Henpecked: Schutze's New Journalism Hero
Well, as usual, The Dallas Morning News prints stuff, and then it's up to me to come along behind them and do clean-up on the story. What am I? Their journalistic janitor?
Mariana Greene, The News's garden editor and author of a column called "Gardening Fool," has a story in the paper today about a hen that got lost in the ritzy Preston Hollow area (near where George II lives) and how she rescued it and so on.
I happen to know some of the behind-the-scenes on this deal, for reasons not worth going into in this space. But when I read Greene's column about how the hen was returned to its rightful owner, I thought a little more credit could have been given to the real hero of the tale. Typical DMN.
O.K., Greene is my wife. Now I have bared my soul.
Yes, the hen turned up alone and lost on a big estate. Yes, Greene brought it home to her own modest abode in East Dallas (where I also dwell) and gave it a temporary home. Yes, she sort of gives credit in her column to the guy who actually turned up the owner -- one Eric Nicholson of People Newspapers.
But I don't think she gives Nicholson enough credit.
The reporting job this guy did to find the chicken-owner was the kind of basic, dogged, never-say-die, shoe-leather reporting that wins big prizes when it's directed at corporate fraud instead of missing chickens.
Nicholson, a 25-year-old UTD grad who did not major in journalism, read about the missing hen first in a post on The News's Park Cities Blog, then again in that item I wrote on Unfair Park. By the way, I had a big role in this whole thing. I actually made some personal sacrifices, both physical and mental, in order to see this thing through, but I'm not into the whole "hero" thing.
Nicholson, as it turns out, is the spouse of a former chicken-keeper. "My wife had some hens before our baby was born," he told me on the phone just now. "A small flock."
Not only that, he adopted some stray dogs who later dispatched his wife's entire first flock to their Everlasting Reward. So Mr. Nicholson, has tasted the bitter wine of chicken guilt, as have I. I feel his pain. Apparently his wife replaced the first batch with more hens. That's how it goes. Tears and sobbing. Then more chickens.
In the process, Nicholson had learned a thing or two about fowl. "I knew that hens can't and won't fly very far," he said.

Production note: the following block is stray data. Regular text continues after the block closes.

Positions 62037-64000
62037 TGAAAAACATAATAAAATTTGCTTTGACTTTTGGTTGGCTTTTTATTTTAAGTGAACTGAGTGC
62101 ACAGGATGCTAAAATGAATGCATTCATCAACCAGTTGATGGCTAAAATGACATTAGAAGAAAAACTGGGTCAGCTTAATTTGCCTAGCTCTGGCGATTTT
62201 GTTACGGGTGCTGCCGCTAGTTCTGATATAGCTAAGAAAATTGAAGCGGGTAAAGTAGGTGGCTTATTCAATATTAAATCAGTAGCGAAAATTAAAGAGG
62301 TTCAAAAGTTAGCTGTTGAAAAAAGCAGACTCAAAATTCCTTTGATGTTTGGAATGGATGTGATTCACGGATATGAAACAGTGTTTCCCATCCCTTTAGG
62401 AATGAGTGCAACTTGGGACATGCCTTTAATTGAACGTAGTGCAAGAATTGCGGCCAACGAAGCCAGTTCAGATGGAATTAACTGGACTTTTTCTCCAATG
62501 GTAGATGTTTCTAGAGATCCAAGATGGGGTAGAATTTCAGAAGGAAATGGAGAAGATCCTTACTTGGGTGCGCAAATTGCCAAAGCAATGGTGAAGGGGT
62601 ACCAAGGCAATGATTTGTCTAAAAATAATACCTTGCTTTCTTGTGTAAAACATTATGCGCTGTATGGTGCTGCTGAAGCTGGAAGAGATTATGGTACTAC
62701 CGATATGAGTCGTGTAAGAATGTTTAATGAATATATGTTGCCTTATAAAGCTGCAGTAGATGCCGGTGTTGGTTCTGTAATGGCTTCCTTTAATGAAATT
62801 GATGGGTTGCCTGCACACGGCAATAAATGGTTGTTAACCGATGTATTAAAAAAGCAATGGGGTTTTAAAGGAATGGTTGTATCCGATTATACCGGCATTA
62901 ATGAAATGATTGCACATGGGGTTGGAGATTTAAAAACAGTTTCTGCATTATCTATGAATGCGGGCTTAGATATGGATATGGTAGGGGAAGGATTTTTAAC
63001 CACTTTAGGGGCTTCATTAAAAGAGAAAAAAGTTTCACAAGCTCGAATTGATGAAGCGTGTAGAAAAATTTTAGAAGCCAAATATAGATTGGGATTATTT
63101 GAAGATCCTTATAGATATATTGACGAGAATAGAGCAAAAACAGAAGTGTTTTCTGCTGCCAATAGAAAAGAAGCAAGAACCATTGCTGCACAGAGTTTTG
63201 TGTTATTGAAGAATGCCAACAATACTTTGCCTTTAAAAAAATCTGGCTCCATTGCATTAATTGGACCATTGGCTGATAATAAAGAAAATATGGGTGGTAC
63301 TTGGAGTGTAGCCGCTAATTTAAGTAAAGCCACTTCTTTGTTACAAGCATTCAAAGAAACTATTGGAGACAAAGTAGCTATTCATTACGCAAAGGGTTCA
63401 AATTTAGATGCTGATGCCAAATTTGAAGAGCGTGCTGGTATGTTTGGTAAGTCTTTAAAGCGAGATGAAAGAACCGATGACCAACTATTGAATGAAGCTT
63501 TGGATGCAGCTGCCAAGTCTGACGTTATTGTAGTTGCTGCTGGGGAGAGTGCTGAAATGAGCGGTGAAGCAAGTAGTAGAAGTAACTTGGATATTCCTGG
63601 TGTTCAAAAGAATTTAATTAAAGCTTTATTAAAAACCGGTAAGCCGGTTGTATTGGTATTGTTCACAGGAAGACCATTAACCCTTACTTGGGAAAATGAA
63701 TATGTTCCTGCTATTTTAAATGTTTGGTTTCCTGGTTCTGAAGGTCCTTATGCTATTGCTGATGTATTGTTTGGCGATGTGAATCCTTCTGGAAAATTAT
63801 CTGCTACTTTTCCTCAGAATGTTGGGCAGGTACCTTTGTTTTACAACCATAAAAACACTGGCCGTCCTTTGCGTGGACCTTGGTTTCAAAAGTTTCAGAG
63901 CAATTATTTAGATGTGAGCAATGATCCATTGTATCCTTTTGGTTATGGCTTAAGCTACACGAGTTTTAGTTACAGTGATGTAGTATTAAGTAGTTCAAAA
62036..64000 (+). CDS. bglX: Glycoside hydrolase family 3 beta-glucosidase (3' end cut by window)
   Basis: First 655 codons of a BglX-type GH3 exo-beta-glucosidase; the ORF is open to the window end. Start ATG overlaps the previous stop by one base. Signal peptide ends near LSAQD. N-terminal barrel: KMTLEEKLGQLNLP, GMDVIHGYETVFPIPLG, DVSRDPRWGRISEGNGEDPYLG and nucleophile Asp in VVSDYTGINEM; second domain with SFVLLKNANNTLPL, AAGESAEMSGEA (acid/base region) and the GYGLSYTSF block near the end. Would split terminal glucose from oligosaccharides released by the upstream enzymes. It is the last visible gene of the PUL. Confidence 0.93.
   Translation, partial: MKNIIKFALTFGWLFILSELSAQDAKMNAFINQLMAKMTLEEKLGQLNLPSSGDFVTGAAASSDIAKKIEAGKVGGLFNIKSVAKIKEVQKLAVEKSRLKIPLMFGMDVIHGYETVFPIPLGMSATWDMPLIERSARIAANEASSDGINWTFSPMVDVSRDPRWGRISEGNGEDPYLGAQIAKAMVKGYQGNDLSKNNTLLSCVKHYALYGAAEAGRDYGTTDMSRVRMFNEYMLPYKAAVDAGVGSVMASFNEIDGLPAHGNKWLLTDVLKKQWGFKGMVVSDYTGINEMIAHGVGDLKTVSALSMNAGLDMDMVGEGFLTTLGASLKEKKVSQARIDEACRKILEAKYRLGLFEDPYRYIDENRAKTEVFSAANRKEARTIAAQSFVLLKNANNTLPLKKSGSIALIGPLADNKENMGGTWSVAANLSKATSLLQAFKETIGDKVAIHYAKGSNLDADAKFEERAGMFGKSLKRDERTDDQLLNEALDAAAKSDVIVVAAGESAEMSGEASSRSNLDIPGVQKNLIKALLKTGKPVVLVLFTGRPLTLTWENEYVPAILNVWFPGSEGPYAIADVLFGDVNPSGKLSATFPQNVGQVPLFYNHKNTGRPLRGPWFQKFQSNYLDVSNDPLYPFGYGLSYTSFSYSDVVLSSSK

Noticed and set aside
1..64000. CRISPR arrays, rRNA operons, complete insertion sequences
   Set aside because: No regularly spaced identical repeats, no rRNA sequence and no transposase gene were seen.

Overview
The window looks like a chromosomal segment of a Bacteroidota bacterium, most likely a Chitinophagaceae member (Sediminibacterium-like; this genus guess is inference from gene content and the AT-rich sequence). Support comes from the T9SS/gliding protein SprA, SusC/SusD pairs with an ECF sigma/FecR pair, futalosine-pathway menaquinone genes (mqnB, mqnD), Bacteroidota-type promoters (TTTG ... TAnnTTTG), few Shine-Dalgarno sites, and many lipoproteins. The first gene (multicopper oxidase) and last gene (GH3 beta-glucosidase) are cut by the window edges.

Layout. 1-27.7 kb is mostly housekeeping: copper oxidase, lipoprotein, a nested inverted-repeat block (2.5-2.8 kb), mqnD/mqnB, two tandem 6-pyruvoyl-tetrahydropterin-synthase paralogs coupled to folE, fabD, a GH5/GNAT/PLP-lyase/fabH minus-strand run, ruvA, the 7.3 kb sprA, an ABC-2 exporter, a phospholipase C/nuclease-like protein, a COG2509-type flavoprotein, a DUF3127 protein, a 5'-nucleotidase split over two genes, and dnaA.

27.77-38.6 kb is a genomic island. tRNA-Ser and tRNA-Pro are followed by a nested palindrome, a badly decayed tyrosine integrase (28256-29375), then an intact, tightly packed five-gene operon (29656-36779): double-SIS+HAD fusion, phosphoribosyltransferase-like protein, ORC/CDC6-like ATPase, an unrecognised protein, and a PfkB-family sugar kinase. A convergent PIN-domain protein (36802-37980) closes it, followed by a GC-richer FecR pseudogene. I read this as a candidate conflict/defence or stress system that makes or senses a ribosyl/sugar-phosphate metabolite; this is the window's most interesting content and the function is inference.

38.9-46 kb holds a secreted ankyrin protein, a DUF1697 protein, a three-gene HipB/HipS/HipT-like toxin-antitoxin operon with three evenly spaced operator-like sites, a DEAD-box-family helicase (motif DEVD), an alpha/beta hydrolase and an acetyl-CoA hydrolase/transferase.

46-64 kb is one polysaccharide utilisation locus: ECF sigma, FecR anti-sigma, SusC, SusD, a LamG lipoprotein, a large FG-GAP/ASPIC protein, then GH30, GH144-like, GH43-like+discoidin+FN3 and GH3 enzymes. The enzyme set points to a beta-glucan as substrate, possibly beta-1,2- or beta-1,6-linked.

So even though the estate manager where the hen was found had told Greene that no one in Preston Hollow keeps chickens, Nicholson, who covers the area for Preston Hollow People, knew Preston Hollow's dirty little secret. He knew that what the estate manager had told Greene could not be true. Somebody very close to that estate was a closet Preston Hollow chicken-keeper!
Now here's the part that I really like: Nicholson went to the area of the chicken siting and knocked on doors.
Knocking on doors in Preston Hollow isn't easy. "There are a lot of gated driveways," he said. At the house that turned out to be the chicken's rightful home, the gate was open, but a couple of serious-looking dogs kept Nicholson away from the door.
In spite of all that, Nicholson knew the great secret of reporting. It's dumb. It's not a complicated job. Just keep knocking and calling phone numbers. Sooner or later, somebody blabs. I like to think of it as fishing. Throw the hook. Nuthin'. Throw the hook. Nuthin'. About 200 times. Then throw the hook again. Bite! Everybody has a neighbor who blabs, even in Preston Hollow.
Now, in this case, he didn't get the bite from door-knocking. He came back into the newsroom, still with nothing, on a Monday morning when he was facing an end-of-the-day deadline. But rather than bag it, he went online to the Dallas Central Appraisal District, looked up the property where the chicken was found, got names of owners for the surrounding properties and started working the phones.
Throw the hook. Nuthin', nuthin', nuthin'. "Then this woman said, 'Oh, yes, I know some people who have chickens."
She wouldn't give him the name, but she took Nicholson's contact information, and 10 minutes later the chicken's rightful owner called him. Within hours the chicken-owner was at Greene's humble abode in East Dallas picking up the chicken.
That's just damned good reporting.
Greene, of course, has a whole argument about how it was The Morning News blogs that really made it all happen, because that's how the word got out in the first place. So typical. And not a word of credit to Unfair Park in her column today. Oh, well. We just don't even really expect that.
But the real hero of this saga? Some might mention my name, but I must say no. No! Not I! It's Eric Nicholson, intrepid reporter. Hat's off to shoe leather -- a job very well done, fellow fisherman!
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